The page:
A digitalised smart nation will be able to provide its citizens with a higher quality of life through relevant and accessible services. But at the same time, it’s a challenge to make such a society secure.
Imagine that all our water pipes had sensors that would discover weak points in the pipes and would request a reparation even before there was a leak. Or if traffic lights in cities could control the flow of traffic and give precedence to delayed buses to let them catch up with the time-table.
These are typical examples of possible functions in a future smart nation. Several pilot projects are going on in many countries to make sure that the systems of critical authorities will work.
“A smart nation will provide all its citizens with digital services in a simple manner, including services in healthcare and contacts with government authorities.”
Stephane Lahaye, Managing Director Belux, believes that there is a need for Belgium to become a smart nation.
“Today,” he says, “Belgium has a good infrastructure. Households and companies are well connected, which is a precondition for digitalisation. But it is necessary to improve access to data and the coordination between regional and local authorities. Currently, it’s a fragmented country with every local and regional authority for itself.”
HPE has created the AI engine Infosight, which can collect vast amounts of data which are then uploaded to the cloud. The engine, which now ships with most HPE products, could, for example, make sure that the IT system of the health insurance agency won’t crash. Or it could make agriculture more efficient, making it possible to produce food for a growing population while using fewer resources, as is done at the American research university Purdue.
”We are laying the foundation for making it possible to develop services. We do not develop these services, but we make sure that digital services are running all the time and are cost-efficient,” says Stephane Lahaye.
“The engine is running 24 hours a day, never goes on vacation and will not make the same mistake twice. But the best thing is its multi-tasking capacity: it can work with lots of similar virtual administrators all over the world and discover problems before they arise. This is when the infrastructure becomes self-driving, self-healing and self-optimising. Eighty-seven per cent of all occurring problems are solved without any human intervention, either from the customer or from us at HPE,” says Stephen Andersson.
But it’s not only technology that must be in place for a smart nation to work. Citizens also need to keep up. Stephane Lahaye makes the distinction between “digitisation” and “digitalisation”: the former is the process where technology is put in place, the latter is when the people are, too.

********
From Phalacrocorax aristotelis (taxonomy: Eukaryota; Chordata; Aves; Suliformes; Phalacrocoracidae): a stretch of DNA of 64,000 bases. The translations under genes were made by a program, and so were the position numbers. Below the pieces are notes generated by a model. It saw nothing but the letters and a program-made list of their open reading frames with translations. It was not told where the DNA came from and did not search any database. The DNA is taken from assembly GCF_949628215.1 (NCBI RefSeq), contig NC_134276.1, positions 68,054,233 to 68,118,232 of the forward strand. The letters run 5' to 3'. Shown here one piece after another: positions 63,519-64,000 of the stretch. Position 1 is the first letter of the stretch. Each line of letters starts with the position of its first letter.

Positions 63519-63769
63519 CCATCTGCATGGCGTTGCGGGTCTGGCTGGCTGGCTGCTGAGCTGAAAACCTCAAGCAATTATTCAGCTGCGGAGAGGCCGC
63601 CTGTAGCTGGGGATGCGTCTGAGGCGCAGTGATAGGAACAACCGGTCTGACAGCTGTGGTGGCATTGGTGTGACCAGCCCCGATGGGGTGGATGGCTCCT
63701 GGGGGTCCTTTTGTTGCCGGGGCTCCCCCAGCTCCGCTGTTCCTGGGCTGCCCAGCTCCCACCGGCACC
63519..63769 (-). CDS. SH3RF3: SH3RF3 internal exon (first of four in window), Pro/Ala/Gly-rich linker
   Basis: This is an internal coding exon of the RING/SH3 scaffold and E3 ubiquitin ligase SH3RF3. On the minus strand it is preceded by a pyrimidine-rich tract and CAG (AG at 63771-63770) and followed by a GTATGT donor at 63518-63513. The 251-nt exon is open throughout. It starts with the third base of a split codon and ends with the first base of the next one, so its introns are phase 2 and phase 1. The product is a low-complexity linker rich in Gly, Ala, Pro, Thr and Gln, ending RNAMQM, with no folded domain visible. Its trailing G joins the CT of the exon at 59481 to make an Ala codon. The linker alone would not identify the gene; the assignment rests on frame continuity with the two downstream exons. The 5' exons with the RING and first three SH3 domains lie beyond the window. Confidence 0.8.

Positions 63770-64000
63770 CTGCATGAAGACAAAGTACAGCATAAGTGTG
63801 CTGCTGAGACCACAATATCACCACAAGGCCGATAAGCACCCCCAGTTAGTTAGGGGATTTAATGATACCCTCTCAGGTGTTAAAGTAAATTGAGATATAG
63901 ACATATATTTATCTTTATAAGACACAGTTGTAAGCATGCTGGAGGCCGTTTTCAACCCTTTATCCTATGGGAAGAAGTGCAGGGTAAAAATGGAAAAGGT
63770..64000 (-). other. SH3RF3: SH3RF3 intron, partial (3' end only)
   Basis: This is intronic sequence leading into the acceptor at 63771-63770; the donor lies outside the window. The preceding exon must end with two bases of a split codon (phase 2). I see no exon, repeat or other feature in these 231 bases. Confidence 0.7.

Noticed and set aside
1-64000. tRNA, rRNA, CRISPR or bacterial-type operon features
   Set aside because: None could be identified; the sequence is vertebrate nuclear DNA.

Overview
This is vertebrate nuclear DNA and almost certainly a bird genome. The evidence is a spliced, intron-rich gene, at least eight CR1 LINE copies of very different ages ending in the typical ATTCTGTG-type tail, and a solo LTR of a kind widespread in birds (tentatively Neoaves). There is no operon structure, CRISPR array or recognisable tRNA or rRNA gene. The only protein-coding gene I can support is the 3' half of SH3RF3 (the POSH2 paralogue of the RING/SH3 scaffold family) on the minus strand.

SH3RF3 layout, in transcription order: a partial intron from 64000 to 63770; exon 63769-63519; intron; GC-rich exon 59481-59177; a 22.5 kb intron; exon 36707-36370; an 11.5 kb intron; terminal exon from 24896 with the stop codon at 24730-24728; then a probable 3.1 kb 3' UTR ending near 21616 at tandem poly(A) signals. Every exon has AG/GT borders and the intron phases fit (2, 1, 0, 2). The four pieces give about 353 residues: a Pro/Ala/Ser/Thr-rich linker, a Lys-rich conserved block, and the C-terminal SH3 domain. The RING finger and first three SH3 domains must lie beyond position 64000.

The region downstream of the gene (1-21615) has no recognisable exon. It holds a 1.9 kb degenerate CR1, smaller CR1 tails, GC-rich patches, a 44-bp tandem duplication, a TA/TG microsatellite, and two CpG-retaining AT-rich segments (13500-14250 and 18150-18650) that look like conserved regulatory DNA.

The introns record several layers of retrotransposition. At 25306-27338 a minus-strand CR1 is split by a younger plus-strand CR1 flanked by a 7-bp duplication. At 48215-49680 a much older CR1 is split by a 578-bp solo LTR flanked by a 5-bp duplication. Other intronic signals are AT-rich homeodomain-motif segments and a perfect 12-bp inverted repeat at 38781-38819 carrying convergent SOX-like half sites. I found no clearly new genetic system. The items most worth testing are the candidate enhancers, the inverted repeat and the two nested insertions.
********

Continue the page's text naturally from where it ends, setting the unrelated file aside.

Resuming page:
”Currently, we’ve come pretty far with ’digitisation’, but not that far with ’digitalisation’. That means that everybody who develops services and tools must keep in mind to create intuitive services with instant rewards. Unfortunately, testing with actual users is usually the last thing to be done. And no service is excellent if no one uses it,” says Stephane Lahaye.
Future healthcare, where you’ll see the doctor online and where they are AI physicians like Watson, will be a significant change for everyone, but especially for older members of the population.
”As a nation, we need to take care of everyone, and during the process, when society is digitalised, it is necessary to provide traditional services as well as digital ones. What is vital is making services as simple as possible. When you create a service, you need to consider all citizens from the very start. If it will work for a 15-year old, will it work for an 80-year old?” says Stephane Lahaye.
But how secure will society be if resting on a digital basis? And whose responsibility is it to provide an infrastructure with stability and security?
A digital society must also grapple with such issues as democracy, security and defence; digital attacks from abroad are already happening. In parallel, and this also needs to be taken into account, there is a development of smart computing.
“Until now, human beings have programmed computers. With future computers, we will only need to tell it what to accomplish, and then it will have to figure out how by itself,” says Stephane Lahaye.
All this places several ethical demands on the companies that provide the technology.
”If one of our customers wants to buy our technology, we will sell it. At the same time, it’s our job to take social responsibility. All the time, we have to consider whether what we’re doing is ethical and take into account whether it can be used for malicious purposes, and it’s our job to inform about the risks. I spoke about this last summer at the Almedalen conferences, about both benefits and risks.”
”Because you should stress not only the potentials but also the risks. That’s why security, ethical considerations and built-in intelligence must permeate national infrastructure. It should not be only superficial. This also creates the preconditions for discovering the synergy effects of the differences between human intelligence and machine knowledge. That way, it’s possible to get the most out of the collaboration between man and technology. And to optimise the transition of the ever-growing amount of data that a smart nation will generate to be sustainable both economically and ecologically.